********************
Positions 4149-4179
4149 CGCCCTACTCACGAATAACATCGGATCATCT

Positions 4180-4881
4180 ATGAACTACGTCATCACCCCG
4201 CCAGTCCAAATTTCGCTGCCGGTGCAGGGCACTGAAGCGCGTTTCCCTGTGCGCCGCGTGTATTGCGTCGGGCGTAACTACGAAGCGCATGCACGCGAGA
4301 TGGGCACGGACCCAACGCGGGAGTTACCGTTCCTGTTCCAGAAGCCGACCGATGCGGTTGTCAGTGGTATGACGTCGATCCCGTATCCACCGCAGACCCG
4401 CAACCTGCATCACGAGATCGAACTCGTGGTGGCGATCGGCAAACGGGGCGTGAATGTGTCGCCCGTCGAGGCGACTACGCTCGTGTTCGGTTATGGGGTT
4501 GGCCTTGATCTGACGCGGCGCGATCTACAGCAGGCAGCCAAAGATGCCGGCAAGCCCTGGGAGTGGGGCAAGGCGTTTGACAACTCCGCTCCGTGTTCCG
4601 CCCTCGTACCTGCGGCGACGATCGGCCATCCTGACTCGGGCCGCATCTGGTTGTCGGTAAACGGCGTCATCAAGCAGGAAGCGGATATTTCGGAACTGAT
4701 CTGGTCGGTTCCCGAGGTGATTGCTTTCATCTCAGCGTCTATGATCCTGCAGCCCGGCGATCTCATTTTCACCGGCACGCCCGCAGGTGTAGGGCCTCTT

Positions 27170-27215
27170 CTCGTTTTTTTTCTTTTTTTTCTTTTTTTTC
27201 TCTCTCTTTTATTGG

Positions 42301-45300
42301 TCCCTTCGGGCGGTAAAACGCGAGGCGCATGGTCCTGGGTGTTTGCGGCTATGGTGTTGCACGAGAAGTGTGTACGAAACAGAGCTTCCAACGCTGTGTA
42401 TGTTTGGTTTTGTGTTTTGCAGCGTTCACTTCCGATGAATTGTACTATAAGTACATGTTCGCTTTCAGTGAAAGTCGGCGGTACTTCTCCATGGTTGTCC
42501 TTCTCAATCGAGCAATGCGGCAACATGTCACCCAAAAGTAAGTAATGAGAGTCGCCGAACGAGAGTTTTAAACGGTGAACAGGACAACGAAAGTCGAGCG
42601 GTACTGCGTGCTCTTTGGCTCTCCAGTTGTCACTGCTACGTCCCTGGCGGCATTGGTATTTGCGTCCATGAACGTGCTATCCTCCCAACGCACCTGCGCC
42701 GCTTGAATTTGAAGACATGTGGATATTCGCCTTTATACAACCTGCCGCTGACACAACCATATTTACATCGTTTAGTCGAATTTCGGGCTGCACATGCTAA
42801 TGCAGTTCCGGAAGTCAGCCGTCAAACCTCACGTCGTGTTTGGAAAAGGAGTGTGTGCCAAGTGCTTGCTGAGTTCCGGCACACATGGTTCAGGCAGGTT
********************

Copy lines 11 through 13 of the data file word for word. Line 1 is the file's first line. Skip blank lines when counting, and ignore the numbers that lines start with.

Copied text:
Positions 27170-27215
27170 CTCGTTTTTTTTCTTTTTTTTCTTTTTTTTC
27201 TCTCTCTTTTATTGG